Tight ends aim to reverse history

In Buffalo's no-huddle offense, the tight ends should see plenty of open acreage. Derek Fine and co. are eager to make the position a weapon for the first time in a decade. BFR's Tyler Dunne talked to Fine Thursday and has the story inside...

There wasn't a millisecond of hesitation. Standing outside of the locker-room entrance at St. John Fisher, Derek Fine gave Buffalo's no-huddle offense a punctual endorsement.

"I like it," he said. "I like it a lot. Everybody is on the same page. It's pretty easy the more we do it."

And the more the Bills do it, the more it appears Fine and the Bills' other tight ends will be major beneficiaries.

On one side, Terrell Owens will demand double coverage. On the other, Lee Evans could do the same. And in the middle — where linebackers are (ideally) scurrying about like confused water bugs, the tight end will enjoy 7/11 goodness. Open for service, all the time.

The recipient of this trust fund figured to be rookie Shawn Nelson. The athletic freak from Southern Miss trickled in Buffalo's lap in the fourth round of April's draft, presumably to compete for a starting job immediately. But like most rookie receivers in the NFL, Nelson's adjustment has been gradual.

Look for Fine and Derek Schouman to be the ones exploiting defenses in Buffalo's no-huddle offense. That's how Fine views it — two tight ends, not one, giving defenses fits.

"With Lee and Terrell now and Marshawn (Lynch) in the backfield, it works out better if there's two of us on the field," Fine said. "It causes problems when one tight end stays in the box and the other runs routes."

Last year, the young tight ends didn't bring much to the passing game. Schouman and Fine combined for only 247 yards on 25 receptions with two touchdowns last season. Now that Robert Royal is out of the picture and Terrell Owens is in the picture, both will be counted on heavily to provide punch between the hashmarks.

To Fine, this year is day to last year's night.

At Kansas, Fine was the utility man in the Jayhawks' high-powered spread offense. He was sent in motion, used as a H-back, released on pass routes, everything. Yet still, he's not a gimmick. As Fine notes, he lined up in a stance 60 percent of the time as a senior. After playing an entire season in a stance, the game is starting to slow down.

"I'm a lot more comfortable this year," Fine said. "Last year was my first year so I was trying to adjust and everything. I'm a lot more comfortable and have a lot more confidence in myself now."

At Thursday's practice, that was clear. Fine delivered the pass play of the day, working with Ryan Fitzpatrick. Buffalo's new backup quarterback looked right, freezing the defense, and hit Fine for a 20-yarder down the seam in traffic. Similarly, Schouman has shown great hands in the short-to-medium passing game.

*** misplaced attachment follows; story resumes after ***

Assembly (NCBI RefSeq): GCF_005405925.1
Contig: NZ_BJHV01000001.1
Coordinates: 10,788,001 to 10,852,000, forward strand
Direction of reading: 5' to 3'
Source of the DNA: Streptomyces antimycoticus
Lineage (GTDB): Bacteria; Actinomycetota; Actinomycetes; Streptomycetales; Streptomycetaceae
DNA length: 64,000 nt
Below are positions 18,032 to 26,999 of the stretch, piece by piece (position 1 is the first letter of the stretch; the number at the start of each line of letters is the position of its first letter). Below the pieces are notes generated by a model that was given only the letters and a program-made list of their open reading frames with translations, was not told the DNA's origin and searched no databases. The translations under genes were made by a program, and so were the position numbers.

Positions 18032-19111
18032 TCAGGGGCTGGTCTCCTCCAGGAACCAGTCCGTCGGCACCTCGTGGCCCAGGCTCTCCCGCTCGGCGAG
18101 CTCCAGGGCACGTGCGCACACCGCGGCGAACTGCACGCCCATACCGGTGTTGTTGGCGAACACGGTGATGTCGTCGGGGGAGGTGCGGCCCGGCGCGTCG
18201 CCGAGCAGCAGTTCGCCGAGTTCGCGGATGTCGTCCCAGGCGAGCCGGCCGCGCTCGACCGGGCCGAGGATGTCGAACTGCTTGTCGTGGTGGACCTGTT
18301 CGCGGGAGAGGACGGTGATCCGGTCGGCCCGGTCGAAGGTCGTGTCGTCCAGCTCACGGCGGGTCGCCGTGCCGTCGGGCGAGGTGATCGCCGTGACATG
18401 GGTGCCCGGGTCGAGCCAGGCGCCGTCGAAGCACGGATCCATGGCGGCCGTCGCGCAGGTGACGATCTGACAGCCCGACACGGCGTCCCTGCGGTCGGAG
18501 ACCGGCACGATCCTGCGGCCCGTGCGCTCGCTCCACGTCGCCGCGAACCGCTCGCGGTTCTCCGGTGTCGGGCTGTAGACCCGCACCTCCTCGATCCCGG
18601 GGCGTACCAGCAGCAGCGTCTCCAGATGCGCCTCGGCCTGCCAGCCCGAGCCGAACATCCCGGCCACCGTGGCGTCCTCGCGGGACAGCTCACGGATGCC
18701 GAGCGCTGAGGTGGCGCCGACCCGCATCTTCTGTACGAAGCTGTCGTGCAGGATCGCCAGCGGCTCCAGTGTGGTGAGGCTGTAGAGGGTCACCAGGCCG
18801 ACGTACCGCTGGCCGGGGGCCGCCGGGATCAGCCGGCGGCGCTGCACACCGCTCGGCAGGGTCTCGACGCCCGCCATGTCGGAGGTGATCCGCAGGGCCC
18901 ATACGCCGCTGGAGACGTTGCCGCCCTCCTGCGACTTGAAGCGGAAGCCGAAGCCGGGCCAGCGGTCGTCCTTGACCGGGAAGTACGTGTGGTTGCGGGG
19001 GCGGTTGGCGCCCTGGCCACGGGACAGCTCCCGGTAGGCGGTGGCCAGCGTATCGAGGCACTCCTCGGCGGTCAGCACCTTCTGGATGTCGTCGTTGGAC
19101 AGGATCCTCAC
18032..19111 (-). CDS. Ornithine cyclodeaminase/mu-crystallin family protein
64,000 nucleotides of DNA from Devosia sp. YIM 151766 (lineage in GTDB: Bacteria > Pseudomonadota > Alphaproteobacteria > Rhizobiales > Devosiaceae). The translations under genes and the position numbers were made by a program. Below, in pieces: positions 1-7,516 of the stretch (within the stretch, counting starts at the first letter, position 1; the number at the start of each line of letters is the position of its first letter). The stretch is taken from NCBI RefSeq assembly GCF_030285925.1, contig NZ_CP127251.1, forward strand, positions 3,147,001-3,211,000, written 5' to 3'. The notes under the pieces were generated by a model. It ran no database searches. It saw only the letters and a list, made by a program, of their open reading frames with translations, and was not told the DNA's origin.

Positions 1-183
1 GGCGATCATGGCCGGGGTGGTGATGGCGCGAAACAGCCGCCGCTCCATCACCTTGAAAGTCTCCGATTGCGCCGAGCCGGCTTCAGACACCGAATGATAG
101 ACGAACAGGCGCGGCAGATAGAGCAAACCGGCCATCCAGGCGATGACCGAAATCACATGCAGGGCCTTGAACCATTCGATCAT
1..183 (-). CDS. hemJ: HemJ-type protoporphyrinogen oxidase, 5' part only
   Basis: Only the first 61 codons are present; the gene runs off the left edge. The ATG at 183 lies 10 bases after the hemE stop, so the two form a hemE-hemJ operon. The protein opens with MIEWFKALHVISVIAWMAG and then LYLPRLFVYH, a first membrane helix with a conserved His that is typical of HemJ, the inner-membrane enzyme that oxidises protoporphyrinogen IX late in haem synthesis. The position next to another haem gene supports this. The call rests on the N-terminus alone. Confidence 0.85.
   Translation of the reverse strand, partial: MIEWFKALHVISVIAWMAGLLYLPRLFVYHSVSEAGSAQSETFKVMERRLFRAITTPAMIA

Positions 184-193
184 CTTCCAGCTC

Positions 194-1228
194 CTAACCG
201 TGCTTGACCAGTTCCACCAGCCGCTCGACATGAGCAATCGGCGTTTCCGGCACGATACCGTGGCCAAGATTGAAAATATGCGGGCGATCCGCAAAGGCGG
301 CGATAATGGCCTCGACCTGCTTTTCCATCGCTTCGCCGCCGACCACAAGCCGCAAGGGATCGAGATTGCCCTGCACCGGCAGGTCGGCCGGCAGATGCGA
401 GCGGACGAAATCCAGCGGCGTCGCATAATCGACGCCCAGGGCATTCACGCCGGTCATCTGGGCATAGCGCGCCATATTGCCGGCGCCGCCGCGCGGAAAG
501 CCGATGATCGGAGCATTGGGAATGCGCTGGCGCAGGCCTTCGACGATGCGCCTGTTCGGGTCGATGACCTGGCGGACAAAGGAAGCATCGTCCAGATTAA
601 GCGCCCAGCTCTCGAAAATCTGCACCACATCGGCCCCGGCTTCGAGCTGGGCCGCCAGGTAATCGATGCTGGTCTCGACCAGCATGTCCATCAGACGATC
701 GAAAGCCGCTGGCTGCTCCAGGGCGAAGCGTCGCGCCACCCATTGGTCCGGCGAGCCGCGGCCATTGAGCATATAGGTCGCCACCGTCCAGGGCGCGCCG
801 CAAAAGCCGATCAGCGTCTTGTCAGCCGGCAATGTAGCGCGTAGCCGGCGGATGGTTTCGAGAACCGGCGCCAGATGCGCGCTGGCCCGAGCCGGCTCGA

In tandem, Fine will typically be the primary blocker and Schouman the primary receiver. And gradually, Turk Schonert can sprinkle Nelson into the equation. After practice Thursday, Nelson worked overtime on pass routes as one of the last players to leave the field.

"All three of us should see a considerable amount of time," Fine said. "The thing that probably sets me apart is blocking. I try to be aggressive with that. ‘Schou' definitely has route-running ability over me but I'm just going to play hard and let everything play out."

Fine foresees the three-way competition invigorating the tight end position as a whole. Schouman, Fine and Nelson have all come into the league sequentially the last three years. Rather than break the bank on a first-rounder such as Brandon Pettigrew — who the team had considerable interest in — the front office opted to zing their darts at mid-rounders, in hopes that one of them would solve this decade-long tight end quandary.

The position has toiled in anomaly ever since Jay Riemersma started at the turn of the century. Maybe that's the reason so many starting quarterbacks have flamed out since Jim Kellly's retirement. Without a reliable tight end knifing down the seams, so many quarterbacks have crumbled.

Buffalo's current trio is itching to collectively make the tight end a weapon within the no-huddle offense this season.

They're itching to make it something defenses must account for every single play.

"Competition is good and it's healthy," Fine said. "When you have guys that are really good behind you it helps push you a little more. We're trying to take this position to a new level and make it something people have to deal with around the league."

Tyler Dunne is the Publisher of BuffaloFootballReport.com and also writes for the Buffalo News, Olean Times Herald and the Packer Report. Contact him at thdunne@gmail.com.

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